Because of the vibrating pattern’s free procession, it’s difficult to apply the control force to the resonator directly, just as the WA mode based the average methods. So, it can apply the electrostatic control forcer based on the phase tracking method to solve the problem.

There are 16 driving electrodes in the electrostatic control force driver. The electrodes are evenly distributed around the resonator, and divided into 4 groups. The control force which is formed the energy control loop and FE& FQ modulated of the quadrature control loop are applied to the resonator by 4 groups of the electrodes, which are according to the vector composition and the decomposition method as the Eqs. (8)–(11).

The electrodes at position of \(0^{ \circ }\), \({9}0^{ \circ }\), \({180}^{ \circ }\),\({270}^{ \circ }\) are included in the first group of the electrodes. The control force is from these electrodes as \(F_{0}\),\(F_{90}\),\(F_{180}\),\(F_{270}\) in Eq. (8).

$$\left\{ \begin{gathered} F_{0} = F_{a} \cos (\omega t)\cos (\phi_{0} ) \hfill \\ F_{90} = - F_{a} \cos (\omega t)\cos (\phi_{0} ) \hfill \\ F_{180} = F_{a} \cos (\omega t)\cos (\phi_{0} ) \hfill \\ F_{270} = - F_{a} \cos (\omega t)\cos (\phi_{0} ) \hfill \\ \end{gathered} \right.$$
(8)

The electrodes at position of \({45}^{ \circ }\), \({135}^{ \circ }\), \({225}^{ \circ }\),\({315}^{ \circ }\) are included in the second group of the electrodes. The control force is from these electrodes as \(F_{{{45}}}\),\(F_{{{135}}}\),\(F_{{{225}}}\),\(F_{{{315}}}\) in Eq. (9).

$$\left\{ \begin{gathered} F_{45} = F_{a} \cos (\omega t)\sin (\phi_{0} ) \hfill \\ F_{135} = - F_{a} \cos (\omega t)\sin (\phi_{0} ) \hfill \\ F_{225} = F_{a} \cos (\omega t)\sin (\phi_{0} ) \hfill \\ F_{315} = - F_{a} \cos (\omega t)\sin (\phi_{0} ) \hfill \\ \end{gathered} \right.$$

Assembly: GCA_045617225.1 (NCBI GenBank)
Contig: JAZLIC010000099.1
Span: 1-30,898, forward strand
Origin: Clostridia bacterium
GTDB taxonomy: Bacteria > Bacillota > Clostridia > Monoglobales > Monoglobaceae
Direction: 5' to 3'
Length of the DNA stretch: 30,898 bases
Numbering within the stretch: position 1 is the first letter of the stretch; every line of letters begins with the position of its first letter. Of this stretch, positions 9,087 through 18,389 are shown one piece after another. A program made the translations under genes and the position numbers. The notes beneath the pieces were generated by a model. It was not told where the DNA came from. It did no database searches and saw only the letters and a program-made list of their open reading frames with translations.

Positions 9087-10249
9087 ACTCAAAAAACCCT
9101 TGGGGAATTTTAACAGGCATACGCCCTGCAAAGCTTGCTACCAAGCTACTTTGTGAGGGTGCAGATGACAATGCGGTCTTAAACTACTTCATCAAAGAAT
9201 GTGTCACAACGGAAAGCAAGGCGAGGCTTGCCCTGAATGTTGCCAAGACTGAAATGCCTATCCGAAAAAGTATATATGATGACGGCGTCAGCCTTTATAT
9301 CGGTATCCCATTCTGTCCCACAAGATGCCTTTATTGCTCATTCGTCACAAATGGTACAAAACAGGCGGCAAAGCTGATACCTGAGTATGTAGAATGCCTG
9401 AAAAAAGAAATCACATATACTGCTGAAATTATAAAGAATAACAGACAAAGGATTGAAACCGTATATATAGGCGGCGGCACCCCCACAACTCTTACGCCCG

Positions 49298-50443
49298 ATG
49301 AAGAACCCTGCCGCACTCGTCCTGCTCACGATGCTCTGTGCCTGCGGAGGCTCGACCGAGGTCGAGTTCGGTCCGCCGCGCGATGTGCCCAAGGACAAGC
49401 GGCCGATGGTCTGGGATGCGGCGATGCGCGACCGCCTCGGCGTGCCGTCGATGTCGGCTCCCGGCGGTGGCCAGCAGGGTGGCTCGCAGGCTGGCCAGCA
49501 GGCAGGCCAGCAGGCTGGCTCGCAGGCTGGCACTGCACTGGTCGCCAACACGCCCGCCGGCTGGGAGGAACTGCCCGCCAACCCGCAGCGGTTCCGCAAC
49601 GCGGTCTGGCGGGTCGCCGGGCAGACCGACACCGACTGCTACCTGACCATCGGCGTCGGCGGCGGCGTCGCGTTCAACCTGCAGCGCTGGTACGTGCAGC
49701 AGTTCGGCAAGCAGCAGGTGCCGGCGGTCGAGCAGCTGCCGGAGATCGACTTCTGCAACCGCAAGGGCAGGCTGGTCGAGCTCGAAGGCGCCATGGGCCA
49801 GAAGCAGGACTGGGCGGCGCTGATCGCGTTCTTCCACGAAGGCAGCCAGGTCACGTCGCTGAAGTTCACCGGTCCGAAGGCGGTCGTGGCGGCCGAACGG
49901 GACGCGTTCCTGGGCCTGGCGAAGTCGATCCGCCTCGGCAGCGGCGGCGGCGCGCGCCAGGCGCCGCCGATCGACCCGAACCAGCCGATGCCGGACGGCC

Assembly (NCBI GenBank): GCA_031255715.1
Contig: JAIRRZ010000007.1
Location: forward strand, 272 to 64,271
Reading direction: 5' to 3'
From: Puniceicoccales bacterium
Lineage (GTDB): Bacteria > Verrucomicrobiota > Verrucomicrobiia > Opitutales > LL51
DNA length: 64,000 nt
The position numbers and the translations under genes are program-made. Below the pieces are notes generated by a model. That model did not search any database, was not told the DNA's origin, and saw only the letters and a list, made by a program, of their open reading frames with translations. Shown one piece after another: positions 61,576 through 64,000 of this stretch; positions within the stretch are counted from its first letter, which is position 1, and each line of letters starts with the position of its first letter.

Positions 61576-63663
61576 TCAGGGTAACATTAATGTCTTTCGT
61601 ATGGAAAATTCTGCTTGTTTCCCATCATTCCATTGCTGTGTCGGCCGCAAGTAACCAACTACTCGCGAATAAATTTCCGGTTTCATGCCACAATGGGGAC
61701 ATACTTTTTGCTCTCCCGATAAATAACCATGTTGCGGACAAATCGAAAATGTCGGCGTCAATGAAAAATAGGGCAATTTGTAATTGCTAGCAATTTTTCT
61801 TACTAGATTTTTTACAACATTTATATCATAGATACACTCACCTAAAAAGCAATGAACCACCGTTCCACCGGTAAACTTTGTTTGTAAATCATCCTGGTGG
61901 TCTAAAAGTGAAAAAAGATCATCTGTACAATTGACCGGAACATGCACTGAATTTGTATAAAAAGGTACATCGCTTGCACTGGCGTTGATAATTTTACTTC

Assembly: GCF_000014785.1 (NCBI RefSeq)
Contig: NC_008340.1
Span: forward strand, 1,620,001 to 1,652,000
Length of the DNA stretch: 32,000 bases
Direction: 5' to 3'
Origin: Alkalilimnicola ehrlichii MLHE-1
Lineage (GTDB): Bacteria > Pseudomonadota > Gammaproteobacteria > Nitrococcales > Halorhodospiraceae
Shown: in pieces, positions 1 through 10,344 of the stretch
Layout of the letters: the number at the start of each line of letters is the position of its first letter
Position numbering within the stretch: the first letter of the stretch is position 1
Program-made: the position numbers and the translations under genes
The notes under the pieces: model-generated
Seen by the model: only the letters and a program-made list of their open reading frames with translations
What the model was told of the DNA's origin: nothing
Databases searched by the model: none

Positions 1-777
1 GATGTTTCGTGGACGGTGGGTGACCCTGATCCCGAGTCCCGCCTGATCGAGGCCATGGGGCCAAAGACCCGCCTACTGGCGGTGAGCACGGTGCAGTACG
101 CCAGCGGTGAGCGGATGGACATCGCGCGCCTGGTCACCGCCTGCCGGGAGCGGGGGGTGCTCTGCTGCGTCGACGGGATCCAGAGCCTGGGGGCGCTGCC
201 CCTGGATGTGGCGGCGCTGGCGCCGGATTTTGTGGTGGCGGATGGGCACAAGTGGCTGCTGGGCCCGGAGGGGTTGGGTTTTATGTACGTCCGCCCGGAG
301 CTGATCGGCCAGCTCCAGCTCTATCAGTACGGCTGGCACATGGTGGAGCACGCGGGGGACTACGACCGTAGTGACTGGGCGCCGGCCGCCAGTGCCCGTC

(9)

The electrodes at position \({22}{\text{.5}}^{ \circ }\),\({112}{\text{.5}}^{ \circ }\),\({202}{\text{.5}}^{ \circ }\),\({292}{\text{.5}}^{ \circ }\) are included in the third group of the electrodes. The control force is from these electrodes as \(F_{{{22}{\text{.5}}}}\),\(F_{{{112}{\text{.5}}}}\),\(F_{{{202}{\text{.5}}}}\),\(F_{{{292}{\text{.5}}}}\) in Eq. (10).

$$\left\{ \begin{gathered} F_{22.5} = F_{q} \hfill \\ F_{112.5} = F_{q} \hfill \\ F_{202.5} = F_{q} \hfill \\ F_{292.5} = F_{q} \hfill \\ \end{gathered} \right.$$
(10)

The electrodes at position of \({67}{\text{.5}}^{ \circ }\), \({157}{\text{.5}}^{ \circ }\), \({247}{\text{.5}}^{ \circ }\),\({337}{\text{.5}}^{ \circ }\) are included in the fourth group of the electrodes. The control force is from these electrodes as \(F_{{{67}{\text{.5}}}}\),\(F_{{{157}{\text{.5}}}}\),\(F_{{{247}{\text{.5}}}}\),\(F_{{{337}{\text{.5}}}}\) in Eq. (11).

$$\left\{ \begin{gathered} F_{67.5} = - F_{q} \hfill \\ F_{157.5} = - F_{q} \hfill \\ F_{247.5} = - F_{q} \hfill \\ F_{337.5} = - F_{q} \hfill \\ \end{gathered} \right.$$
(11)

The experimental of HRG

In the part III,the hardware experimental circuit based on the WA mode of HRG are consists of FPGA and electro-mechanical interface. The energy control loop, the quadrature control loop, the frequency tracking loop and the real-time angle calculation part are all realized in FPGA. The hardware experimental platform and the HRG are shown as Fig. 4.